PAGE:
Independent Police Review Authority recommends firing Chicago police officer

CHICAGO (WLS) -- For the first time, the agency that reviews shootings involving Chicago police officers recommends that one of them should be fired.

The recommendation stems from a shooting that took place on November 5, 2011 at 3:30 a.m. in the 1100-block of Ashland Avenue. The La Pasadita restaurant was closing, and some teenagers were standing out front when the driver of a passing car shot at them.

One young man was killed and two were wounded. Off-duty police officer Frank Perez, who was working security at the restaurants, turned to see the muzzle flashes. He drew his sidearm and started shooting. The entire incident was captured by a security camera just outside the restaurant.

The video, which has not been made public, shows off-duty officer Perez firing a number of shots into the wrong car. One of the rounds strikes the driver of that car in the back.

That person, an innocent bystander, survived with a bullet wound that was close to his heart. The killer got away, but was subsequently caught months later.

Officer Perez fired 16 shots. He insisted that he directed fire at the correct fleeing car, but investigators say the video shows otherwise. Perez was accused of being "inattentive to duty" because he didn't identify the appropriate target, and "providing false information" because he stuck to his story even after being shown the video that contradicts his account.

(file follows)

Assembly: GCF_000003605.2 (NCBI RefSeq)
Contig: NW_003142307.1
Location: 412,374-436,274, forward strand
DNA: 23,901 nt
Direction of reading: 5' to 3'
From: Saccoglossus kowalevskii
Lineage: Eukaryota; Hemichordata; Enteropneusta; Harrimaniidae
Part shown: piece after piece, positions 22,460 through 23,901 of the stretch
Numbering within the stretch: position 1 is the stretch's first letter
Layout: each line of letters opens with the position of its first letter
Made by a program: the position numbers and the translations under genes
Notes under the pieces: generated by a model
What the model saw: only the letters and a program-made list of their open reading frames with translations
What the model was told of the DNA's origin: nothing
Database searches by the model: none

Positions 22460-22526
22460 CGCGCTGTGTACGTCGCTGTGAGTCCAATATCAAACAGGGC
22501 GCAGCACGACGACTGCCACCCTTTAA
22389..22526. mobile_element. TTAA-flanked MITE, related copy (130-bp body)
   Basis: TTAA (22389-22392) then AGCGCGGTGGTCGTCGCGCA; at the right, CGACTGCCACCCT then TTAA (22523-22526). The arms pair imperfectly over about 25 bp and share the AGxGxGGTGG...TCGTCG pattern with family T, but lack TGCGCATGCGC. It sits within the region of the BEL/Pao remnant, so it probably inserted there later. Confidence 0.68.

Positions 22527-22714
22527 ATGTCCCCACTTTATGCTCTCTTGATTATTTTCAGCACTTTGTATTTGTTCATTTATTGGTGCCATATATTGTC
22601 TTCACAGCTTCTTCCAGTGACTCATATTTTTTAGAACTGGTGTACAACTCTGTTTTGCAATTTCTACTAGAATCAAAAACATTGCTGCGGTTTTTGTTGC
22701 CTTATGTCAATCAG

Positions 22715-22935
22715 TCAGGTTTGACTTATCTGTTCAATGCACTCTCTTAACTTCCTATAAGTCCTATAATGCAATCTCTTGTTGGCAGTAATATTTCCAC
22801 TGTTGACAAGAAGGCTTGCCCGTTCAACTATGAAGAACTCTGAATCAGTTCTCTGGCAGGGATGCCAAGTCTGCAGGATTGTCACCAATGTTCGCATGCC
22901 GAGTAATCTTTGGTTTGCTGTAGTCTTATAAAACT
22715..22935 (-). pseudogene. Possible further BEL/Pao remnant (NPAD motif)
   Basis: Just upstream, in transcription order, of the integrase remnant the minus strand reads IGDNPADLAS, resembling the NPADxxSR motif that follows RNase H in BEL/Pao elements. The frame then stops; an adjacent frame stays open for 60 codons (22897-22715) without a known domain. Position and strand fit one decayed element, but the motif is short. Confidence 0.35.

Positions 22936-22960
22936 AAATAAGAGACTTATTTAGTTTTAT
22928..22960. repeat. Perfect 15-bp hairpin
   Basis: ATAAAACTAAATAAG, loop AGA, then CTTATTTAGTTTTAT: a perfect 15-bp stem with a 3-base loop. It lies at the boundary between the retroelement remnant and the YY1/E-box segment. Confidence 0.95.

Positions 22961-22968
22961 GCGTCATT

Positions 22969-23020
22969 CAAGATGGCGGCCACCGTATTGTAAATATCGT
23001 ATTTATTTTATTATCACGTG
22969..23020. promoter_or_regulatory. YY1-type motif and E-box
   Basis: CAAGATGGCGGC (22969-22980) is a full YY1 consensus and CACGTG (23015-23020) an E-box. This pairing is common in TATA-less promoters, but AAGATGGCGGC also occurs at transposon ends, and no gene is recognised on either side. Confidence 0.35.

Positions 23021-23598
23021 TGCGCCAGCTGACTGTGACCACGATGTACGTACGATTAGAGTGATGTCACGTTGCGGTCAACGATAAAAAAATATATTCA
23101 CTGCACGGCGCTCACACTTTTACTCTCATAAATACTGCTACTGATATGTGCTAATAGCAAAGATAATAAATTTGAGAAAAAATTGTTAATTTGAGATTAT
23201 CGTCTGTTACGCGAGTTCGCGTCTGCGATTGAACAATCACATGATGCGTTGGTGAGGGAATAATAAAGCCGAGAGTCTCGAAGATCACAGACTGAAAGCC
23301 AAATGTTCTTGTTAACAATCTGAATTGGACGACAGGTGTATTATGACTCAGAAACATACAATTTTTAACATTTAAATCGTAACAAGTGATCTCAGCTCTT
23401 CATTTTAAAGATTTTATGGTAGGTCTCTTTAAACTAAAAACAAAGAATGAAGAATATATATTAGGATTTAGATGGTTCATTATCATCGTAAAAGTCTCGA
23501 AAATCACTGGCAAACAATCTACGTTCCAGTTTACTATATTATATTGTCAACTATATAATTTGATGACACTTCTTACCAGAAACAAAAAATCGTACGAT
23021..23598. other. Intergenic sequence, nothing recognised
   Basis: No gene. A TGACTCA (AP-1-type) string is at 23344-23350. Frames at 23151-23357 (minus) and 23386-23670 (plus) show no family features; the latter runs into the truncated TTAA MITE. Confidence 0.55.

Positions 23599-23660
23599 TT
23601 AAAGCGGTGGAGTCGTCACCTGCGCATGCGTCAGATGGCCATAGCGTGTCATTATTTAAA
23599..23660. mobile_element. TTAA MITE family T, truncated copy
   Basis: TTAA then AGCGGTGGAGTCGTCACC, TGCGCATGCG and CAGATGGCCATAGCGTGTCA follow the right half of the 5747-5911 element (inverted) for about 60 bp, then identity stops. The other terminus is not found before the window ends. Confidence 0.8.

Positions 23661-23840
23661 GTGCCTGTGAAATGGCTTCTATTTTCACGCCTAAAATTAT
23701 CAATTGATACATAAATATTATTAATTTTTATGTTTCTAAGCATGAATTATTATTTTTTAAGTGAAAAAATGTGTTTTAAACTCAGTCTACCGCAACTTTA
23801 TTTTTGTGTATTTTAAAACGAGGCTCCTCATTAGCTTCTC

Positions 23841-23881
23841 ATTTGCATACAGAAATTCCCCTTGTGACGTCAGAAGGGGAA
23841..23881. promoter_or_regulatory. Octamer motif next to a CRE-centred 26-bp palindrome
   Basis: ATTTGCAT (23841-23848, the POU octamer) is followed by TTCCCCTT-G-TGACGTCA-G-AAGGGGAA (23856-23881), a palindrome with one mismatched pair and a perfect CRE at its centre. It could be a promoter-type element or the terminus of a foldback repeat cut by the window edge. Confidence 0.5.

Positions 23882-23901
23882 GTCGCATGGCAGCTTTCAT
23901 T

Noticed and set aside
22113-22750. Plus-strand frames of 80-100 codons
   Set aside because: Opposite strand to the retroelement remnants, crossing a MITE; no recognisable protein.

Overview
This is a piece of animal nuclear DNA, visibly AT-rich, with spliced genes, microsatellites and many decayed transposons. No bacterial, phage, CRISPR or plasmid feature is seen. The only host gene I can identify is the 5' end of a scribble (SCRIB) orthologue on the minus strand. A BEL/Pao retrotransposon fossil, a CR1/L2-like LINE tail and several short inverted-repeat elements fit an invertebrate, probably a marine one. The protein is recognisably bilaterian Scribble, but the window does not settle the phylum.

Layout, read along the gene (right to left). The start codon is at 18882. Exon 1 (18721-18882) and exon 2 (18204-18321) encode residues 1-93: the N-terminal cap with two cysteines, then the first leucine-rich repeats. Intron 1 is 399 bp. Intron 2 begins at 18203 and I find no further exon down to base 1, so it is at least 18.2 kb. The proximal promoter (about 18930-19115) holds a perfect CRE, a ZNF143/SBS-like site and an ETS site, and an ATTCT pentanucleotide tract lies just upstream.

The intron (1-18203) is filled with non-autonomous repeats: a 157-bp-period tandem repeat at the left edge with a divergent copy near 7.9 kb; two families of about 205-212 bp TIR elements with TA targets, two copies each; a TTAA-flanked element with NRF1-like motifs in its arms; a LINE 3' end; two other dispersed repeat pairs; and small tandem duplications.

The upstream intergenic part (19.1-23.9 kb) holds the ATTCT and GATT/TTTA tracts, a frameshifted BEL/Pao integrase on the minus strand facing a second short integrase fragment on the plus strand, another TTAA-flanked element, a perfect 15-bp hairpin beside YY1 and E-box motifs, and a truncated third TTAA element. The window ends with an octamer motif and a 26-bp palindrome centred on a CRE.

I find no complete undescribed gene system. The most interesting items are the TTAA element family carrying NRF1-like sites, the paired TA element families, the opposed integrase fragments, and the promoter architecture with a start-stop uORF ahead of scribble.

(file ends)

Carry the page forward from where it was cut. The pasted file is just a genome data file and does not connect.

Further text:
After a lengthy investigation, the Independent Police Review Authority concluded that the charges against Perez are sustained, and that he should be fired.

"That's just an injustice that whoever is wanting to fire him is doing the wrong thing," says David Espinoza, owner of La Pasadita. "He probably saved somebody from getting shot by shooting at the car.

Espinoza says he thinks Officer Perez is getting a raw deal.

"I think he's a hero," he says.

But IPRA concludes quite the opposite: that Perez unloading his clip at and into the wrong car warrants his firing. The next step in the process is up to the Police Superintendent who could agree with the recommendation or reject it, in which case is goes to the police board.

The bystander who was mistakenly shot by Officer Perez did not sue the city.

IPRA, over its eight years of existence, has investigated dozens and dozens of officer involved shooting cases. This is the first time it's recommended that an officer be fired.
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